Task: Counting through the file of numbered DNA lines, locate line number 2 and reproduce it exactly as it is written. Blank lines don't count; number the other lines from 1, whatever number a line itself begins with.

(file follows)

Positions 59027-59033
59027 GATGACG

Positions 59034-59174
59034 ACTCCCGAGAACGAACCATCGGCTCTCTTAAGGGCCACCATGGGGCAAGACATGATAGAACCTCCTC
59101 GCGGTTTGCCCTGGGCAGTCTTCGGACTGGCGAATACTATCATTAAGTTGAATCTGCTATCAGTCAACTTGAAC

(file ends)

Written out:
59027 GATGACG